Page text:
FR: tout / toute / tous / toutes

Discussion in 'French and English Grammar / Grammaire française et anglaise' started by mayflyaway, Jan 28, 2006.

  1. mayflyaway Senior Member

    English (USA)
    Moderator note: several threads have been merged to create this one.

    This thread discusses the grammatical choice between "tout," "toute," "tous," and "toutes." If you are interested in dicussing the pronunciation of "tous," please DO NOT do so here. We have a separate thread dedicated to the subject:
    tous (pronunciation)


    What is the appropriate usage for these words? I know the meaning, I just am not clear on when to use which.

    Thanks,
    Rachael
     
  2. la reine victoria Senior Member

    Hi Rachael,

    tout - masculine singular
    toute - feminine singular
    tous - masculine plural
    toutes - feminine plural

    LRV:)
     
    Last edited: Sep 17, 2012
  3. mayflyaway Senior Member

    English (USA)
    Wow. Thats just too many words that mean the same thing. I guess it's not too hard to remember which is for what. Thanks!
     
  4. la reine victoria Senior Member

    Mais non Mayflyaway,

    The word 'tout' (all) has to agree with its subject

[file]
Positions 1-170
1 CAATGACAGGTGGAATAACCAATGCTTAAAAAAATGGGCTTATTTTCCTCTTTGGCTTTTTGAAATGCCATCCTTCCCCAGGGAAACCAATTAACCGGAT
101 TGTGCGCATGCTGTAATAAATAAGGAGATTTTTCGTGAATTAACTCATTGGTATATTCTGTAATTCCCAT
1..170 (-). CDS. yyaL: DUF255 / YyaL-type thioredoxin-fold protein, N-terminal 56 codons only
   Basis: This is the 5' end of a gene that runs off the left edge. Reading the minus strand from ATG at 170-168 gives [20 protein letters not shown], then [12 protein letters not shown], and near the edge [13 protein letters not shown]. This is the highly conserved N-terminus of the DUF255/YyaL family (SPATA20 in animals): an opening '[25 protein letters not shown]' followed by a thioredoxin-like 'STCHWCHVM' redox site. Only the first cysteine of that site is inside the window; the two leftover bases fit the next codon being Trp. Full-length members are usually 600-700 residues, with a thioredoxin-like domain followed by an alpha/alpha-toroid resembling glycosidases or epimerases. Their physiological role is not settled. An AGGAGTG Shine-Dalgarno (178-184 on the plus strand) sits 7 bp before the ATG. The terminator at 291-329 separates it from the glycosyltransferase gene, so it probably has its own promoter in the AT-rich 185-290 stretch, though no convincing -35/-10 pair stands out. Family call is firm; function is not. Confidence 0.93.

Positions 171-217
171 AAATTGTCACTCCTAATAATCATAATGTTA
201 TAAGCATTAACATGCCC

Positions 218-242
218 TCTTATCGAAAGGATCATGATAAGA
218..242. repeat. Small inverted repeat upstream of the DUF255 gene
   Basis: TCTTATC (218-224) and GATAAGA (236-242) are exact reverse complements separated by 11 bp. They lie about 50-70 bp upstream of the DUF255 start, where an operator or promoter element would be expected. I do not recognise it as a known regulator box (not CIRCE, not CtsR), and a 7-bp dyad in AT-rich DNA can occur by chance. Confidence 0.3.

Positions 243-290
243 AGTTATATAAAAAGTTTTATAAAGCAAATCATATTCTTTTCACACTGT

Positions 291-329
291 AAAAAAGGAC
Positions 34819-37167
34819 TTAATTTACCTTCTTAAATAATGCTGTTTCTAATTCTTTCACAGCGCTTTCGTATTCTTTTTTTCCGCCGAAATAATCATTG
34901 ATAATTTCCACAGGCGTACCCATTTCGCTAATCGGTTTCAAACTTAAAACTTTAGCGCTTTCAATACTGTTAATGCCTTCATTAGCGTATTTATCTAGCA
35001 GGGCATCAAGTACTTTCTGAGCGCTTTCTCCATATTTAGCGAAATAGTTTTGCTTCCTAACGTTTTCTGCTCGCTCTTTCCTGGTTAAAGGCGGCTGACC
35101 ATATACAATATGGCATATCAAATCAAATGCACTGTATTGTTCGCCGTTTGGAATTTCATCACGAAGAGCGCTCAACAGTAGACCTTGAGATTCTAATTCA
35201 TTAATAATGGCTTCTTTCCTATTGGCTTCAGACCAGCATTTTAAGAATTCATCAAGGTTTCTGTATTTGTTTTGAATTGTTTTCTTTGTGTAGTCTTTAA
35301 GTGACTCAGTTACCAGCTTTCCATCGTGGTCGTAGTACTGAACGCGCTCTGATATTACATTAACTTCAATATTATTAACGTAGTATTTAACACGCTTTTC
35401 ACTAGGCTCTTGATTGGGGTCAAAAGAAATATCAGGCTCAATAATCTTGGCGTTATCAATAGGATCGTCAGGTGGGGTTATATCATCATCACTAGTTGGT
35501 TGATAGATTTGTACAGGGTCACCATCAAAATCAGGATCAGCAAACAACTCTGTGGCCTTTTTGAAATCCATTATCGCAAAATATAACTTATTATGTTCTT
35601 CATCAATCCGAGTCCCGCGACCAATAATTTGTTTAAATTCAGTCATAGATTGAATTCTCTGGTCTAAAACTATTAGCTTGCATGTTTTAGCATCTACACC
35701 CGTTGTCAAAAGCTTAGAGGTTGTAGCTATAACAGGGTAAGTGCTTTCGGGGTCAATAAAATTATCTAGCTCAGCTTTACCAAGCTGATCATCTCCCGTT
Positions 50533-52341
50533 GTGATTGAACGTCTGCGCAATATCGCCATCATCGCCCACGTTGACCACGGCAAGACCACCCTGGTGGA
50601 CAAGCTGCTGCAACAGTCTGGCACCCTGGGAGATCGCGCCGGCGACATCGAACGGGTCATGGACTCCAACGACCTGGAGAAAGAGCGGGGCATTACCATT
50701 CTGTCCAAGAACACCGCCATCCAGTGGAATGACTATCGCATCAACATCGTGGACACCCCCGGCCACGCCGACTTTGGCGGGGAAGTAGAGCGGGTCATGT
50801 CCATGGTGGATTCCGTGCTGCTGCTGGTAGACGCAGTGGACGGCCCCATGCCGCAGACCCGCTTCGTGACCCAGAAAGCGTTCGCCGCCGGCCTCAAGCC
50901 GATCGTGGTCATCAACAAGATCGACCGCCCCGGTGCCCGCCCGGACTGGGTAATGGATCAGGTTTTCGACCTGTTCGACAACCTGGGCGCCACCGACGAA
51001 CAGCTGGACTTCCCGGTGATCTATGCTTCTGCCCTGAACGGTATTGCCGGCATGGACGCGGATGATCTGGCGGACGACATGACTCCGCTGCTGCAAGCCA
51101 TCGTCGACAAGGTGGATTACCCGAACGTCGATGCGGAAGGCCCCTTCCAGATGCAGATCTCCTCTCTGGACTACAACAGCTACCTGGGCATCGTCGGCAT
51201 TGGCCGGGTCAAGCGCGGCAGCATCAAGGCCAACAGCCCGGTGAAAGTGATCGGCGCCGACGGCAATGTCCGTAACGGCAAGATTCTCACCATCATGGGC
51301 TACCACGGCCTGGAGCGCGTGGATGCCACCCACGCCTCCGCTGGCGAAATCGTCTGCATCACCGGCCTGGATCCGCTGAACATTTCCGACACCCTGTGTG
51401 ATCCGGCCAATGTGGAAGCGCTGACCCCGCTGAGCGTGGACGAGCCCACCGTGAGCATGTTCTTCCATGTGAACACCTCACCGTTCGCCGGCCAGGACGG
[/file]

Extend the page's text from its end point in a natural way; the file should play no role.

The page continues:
Examples:

    Il était tout seul - he was all alone
    Elle était toute seule - she was all alone
    Ils étaient tous seuls - they (masc.) were all alone
    Elles étaient toutes seules - they (fem) were all alone.

    Hope that helps.

    LRV
     
    Last edited: Sep 17, 2012
  5. Gaverz

    Gaverz Senior Member

    Chippenham, Wiltshire
    England, English
    Salut!

    I was wondering if anyone could give me some sort of guidence on when to use the different forms of 'all' (tout) in french: there seem to be so many! Any examples would be much appreciated!

    Merci

    Gaverz
     
  6. CARNESECCHI Senior Member

    Auvergne
    French / France
  7. Aupick

    Aupick Senior Member

    Strasbourg, France
    UK, English
    Tout can be either an adjective, a pronoun or an adverb.

    As an adjective, tout agrees with its noun.
    As a pronoun, tout agrees with what it represents.

    . . . . m . . . . f
    sing: tout . toute
    plur: tous . toutes

    Quelqu'un a mangé tout le fromage.
    Il a bu toute une bouteille de pastis.
    Tous les hommes viennent de Mars.
    Toutes les femmes viennent de Vénus.

    As an adverb tout is invariable, unless it's followed by a feminine adjective beginning with a consonant:

    Il est tout petit.
    Ils sont tout petits.
    C'est une tout autre affaire.
    Nous sommes tout heureuses.
    Elle est tout intelligente.

    But:
    Elle est toute petite.
     
  8. Xanthius

    Xanthius Senior Member

    Well, I never knew that... so does that mean:

    il est tout intelligent
    ils sont tout intelligents
    elle est tout intelligente
    elles sont tout intelligentes

    and

    il est tout petit
    ils sont tous petits
    elle est toute petite
    elles sont toutes petites

    Or am I missing the mark?

    Cheers
     
  9. pieanne

    pieanne Senior Member

    Nice Hinterland